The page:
Football News

Uefa coefficient: What this week means for Premier League hopes of a fifth UCL spot

By CJ Smith

Published: 12:49, 19 April 2024

The European football landscape is getting a revamp next season as the Champions League, Europa League and Europa Conference League adopt new ‘Swiss style’ formats.

Group stages will be gone, with teams instead put together in a giant ‘league phase’, with every team guaranteed eight fixtures. But the most exciting aspect by far is the extra Champions League spot offered to the leagues occupying the top two places in Uefa’s coefficient ranking.

However, the Premier League’s hopes of adding a fifth team to Europe’s top table took a real hit this week. Manchester City lost their Champions League quarter-final against Real Madrid on penalties, while Bayern Munich also knocked out Arsenal. Elsewhere, Liverpool failed to overturn Atalanta’s 3-0 lead and West Ham fell to Bayer Leverkusen.

So, how exactly will the new European places be distributed and how can the Premier League still grab itself an extra Champions League spot?

Which countries are set to gain the extra Champions League spots and can the Premier League still earn one?

Losing four teaams from the Champions League and Europa League this week was a disaster for the Premier League’s hopes of a fifth Champions League spot.

Each win in the Champions League, Europa League and Europa Conference League (at this stage) is worth two points in the Uefa coefficient rankings. A draw is worth one and bonus points are added for for progression. Points earned by all teams representing their nations are then added together and averaged, based on the number of teams from the relevant nation who started the season in Uefa competitions.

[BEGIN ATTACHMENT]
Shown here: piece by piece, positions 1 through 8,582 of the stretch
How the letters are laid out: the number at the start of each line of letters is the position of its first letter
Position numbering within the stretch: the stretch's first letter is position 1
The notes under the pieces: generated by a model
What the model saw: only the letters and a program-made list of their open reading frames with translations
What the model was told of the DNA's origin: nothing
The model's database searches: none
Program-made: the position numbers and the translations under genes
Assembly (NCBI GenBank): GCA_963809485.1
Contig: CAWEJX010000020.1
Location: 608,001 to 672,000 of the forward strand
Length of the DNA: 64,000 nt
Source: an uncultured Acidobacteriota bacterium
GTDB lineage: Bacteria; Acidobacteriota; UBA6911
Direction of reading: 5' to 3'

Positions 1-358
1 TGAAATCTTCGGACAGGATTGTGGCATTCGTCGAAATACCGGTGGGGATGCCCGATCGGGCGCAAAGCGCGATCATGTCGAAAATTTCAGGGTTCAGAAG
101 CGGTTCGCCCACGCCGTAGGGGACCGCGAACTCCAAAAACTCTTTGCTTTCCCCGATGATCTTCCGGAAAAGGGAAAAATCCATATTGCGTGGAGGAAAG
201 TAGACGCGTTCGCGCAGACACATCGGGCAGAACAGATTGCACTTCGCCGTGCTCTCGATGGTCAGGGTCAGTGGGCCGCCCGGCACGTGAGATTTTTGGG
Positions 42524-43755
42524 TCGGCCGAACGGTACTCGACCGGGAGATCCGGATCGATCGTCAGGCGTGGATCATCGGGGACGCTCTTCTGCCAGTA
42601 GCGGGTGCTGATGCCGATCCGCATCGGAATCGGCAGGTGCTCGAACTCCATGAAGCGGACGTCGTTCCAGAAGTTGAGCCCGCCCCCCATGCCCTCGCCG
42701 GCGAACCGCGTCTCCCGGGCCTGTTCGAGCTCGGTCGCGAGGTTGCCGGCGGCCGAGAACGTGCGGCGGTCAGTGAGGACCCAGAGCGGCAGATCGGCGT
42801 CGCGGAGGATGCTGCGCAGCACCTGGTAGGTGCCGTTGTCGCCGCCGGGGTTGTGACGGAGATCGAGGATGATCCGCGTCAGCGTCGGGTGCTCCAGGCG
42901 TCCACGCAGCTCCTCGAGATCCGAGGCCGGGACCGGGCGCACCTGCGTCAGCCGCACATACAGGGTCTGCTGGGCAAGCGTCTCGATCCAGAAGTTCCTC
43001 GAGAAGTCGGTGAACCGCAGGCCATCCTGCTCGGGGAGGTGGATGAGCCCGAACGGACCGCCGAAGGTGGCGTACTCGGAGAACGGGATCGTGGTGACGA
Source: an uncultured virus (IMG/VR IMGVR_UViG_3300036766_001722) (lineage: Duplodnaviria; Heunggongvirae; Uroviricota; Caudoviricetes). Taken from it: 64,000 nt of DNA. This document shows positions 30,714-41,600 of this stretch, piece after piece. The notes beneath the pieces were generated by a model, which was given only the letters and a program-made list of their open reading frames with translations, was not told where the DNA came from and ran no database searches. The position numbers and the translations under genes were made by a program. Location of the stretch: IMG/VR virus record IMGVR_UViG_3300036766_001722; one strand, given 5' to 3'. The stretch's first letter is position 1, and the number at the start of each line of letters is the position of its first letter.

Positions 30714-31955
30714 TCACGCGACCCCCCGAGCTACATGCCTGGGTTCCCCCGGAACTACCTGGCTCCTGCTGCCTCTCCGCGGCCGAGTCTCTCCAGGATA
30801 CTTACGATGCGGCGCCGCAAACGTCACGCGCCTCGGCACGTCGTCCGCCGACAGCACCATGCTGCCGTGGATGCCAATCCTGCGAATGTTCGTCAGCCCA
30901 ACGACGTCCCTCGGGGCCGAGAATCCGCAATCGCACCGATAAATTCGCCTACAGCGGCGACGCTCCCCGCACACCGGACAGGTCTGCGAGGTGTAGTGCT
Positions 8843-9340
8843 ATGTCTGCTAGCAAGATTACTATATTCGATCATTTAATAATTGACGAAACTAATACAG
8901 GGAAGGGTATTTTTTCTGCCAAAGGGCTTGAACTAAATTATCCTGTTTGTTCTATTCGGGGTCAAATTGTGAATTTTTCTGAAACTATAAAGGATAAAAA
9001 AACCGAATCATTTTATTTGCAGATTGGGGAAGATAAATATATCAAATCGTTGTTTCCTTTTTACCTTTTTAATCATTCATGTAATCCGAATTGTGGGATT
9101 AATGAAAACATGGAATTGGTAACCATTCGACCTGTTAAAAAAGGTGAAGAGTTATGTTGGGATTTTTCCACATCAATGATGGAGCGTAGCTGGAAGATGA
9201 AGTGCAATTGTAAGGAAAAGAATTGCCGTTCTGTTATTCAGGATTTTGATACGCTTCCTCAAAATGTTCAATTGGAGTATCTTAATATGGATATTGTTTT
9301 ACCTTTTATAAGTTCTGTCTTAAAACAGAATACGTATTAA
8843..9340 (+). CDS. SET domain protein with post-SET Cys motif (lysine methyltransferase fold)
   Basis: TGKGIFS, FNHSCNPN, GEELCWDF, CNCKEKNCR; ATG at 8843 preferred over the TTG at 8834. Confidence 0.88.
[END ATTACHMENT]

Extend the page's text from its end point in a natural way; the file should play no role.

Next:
Right now Italy have an unassailable lead on top spot from England’s point of view. Bayern Munich and Borussia Dortmund reaching the Champions League semi-finals and Man City and Arsenal going out — plus Liverpool and West Ham exiting the Europa League, with Bayer Leverkusen going through — means Germany have control of second place in the coefficient ranks.

Current Uefa association coefficient ranking (season)

  1. Italy: 19.428
  2. Germany: 17.928
  3. England: 17.375
  4. France: 16.083
  5. Spain: 15.312

Aston Villa are going well in the Europa Conference League, having made the semi-finals. However, for England to move back above Germany in the rankings, they would need to win all remaining games in the Europa Conference League and essentially hope the three Bundesliga teams fail to gain any further points. Even then there is the threat of Paris Saint-Germain and Marseille winning the Champions League and Europa League respectively, which could see France pip both England and Germany to second spot.

Which teams are most likely to benefit from an extra Champions League spot?

Italy are most likely to have a fifth Champions League spot next season and at present, that means Roma look primed for a return to Europe’s elite as they sit fifth, four points clear of Atalanta. The extra spot will also allow surprise package Bologna to sleep a little easier in fourth, with an eight-point gap on sixth.